The Director-General of the WTO, Pascal Lamy, who was specially invited to the meeting, engaged in an open exchange with the participants that centred on opening trade within a multilateral, rules-based system to achieve the objectives of the Doha Development Agenda.

During discussions we reiterated the necessity to advance toward a free and fair global trading system that can meet the urgent need for economic and social development worldwide which should be at the heart of the work of the WTO. It was also emphasised that trade as a development tool should be oriented towards fulfilling the Millennium Development Goals, with the priority being to reduce and eliminate poverty, and in this sense we welcomed the newly found voice and assertiveness of developing countries in the negotiations and recognised that special attention must be given to the particularly needs of the least developed countries.

We further underlined the important role of South-South trade in stimulating economic growth and development and reiterated that social and environmental standards and fundamental labour rights should be firmly established as part of the global trading system and promoted throughout the world. The gathering reaffirmed the International’s commitment to achieve these goals, and we remain determined to help toward the success of the Doha Round of negotiations as hopefully they move toward a final stage this year.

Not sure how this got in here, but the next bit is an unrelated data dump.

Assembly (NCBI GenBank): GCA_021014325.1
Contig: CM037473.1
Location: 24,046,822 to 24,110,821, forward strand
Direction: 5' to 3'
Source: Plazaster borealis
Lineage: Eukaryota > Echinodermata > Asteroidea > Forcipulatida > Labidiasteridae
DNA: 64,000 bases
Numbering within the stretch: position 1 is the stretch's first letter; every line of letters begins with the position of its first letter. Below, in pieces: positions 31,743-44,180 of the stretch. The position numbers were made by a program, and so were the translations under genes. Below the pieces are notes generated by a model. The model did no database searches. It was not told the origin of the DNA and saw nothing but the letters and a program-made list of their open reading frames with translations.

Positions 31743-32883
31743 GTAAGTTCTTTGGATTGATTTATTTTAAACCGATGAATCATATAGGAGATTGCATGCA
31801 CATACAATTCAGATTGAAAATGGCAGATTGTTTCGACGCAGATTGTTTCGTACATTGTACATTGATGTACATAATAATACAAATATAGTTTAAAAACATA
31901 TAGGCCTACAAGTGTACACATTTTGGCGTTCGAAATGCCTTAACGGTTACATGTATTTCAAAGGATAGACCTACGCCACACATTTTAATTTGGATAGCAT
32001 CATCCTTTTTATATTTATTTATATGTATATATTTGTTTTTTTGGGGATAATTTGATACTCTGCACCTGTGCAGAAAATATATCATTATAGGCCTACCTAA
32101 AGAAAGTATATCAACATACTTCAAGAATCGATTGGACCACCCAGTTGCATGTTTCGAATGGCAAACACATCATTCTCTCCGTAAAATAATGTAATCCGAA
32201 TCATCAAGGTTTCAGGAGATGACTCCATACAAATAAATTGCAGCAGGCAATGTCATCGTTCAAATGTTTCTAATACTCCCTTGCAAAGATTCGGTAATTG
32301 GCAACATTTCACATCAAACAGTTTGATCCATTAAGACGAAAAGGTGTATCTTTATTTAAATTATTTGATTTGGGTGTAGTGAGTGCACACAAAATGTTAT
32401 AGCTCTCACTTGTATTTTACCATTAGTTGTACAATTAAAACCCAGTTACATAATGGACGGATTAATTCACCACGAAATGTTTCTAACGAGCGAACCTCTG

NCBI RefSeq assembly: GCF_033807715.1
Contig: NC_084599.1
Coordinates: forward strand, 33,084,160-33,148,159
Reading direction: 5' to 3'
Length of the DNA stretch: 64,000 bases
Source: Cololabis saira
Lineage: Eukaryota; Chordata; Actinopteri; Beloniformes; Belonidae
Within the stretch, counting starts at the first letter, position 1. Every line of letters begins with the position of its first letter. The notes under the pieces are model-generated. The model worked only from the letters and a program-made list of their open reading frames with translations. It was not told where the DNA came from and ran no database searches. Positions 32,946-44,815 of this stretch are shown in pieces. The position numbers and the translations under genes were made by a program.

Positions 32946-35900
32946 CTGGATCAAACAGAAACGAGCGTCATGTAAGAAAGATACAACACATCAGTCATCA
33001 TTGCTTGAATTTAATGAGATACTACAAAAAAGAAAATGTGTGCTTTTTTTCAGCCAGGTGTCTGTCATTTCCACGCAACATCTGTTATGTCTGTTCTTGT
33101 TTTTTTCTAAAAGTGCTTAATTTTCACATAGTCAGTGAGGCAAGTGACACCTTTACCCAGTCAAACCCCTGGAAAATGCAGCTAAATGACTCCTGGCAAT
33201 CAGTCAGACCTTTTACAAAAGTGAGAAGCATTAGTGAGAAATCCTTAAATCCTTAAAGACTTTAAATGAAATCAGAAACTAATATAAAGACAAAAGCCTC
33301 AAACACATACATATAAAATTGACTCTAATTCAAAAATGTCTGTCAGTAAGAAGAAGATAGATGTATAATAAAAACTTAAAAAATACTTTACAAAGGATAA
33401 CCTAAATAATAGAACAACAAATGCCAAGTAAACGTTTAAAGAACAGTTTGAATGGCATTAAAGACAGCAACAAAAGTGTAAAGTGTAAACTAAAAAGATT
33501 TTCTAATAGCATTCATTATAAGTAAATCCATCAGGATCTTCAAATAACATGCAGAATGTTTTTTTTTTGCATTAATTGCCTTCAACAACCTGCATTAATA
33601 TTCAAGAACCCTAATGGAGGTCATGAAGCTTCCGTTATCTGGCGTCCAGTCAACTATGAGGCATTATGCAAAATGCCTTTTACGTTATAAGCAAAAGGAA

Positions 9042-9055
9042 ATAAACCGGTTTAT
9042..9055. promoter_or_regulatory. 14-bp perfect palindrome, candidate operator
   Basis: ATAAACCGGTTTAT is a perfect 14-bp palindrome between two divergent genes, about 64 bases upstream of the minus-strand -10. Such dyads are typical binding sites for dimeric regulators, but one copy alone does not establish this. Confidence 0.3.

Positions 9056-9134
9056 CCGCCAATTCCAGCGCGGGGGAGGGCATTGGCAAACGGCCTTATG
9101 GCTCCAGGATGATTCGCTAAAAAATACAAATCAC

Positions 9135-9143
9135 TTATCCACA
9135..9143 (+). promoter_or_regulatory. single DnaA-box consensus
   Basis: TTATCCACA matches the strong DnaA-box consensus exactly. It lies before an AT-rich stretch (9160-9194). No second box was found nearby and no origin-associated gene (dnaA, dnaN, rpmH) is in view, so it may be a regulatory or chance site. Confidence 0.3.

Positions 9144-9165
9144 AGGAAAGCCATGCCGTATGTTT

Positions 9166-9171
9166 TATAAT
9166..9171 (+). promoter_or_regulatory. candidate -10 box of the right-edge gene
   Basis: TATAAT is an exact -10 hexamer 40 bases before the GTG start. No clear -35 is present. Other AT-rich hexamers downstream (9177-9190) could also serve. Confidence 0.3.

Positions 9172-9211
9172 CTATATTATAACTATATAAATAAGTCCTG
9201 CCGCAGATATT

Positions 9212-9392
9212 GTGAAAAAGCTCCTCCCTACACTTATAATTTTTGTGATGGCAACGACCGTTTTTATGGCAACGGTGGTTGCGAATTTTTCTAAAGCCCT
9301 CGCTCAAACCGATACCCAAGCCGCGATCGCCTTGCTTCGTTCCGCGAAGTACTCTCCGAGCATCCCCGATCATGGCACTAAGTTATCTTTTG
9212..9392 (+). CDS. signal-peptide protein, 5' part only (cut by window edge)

Global governance and the UN

Efforts to enhance the work of the United Nations, an essential aspect of realising a more effective and fair form of global governance, remain an important part of our agenda. On the eve of the United Nations 2005 World Summit, held in New York on 14-16 September, a number of Heads of State and Government participating in the event gathered under the auspices of the International for informal discussions that centred on the Summit negotiations, the UN reform process and the Millennium Development Goals.

Participants at this meeting, the first ever of this kind, came from the different regions of the world, and some took the opportunity to speak about developments in their respective countries. Other issues that were discussed included energy costs, agricultural subsidies, environmental policies and questions of security, as well as the overall state of North-South relations.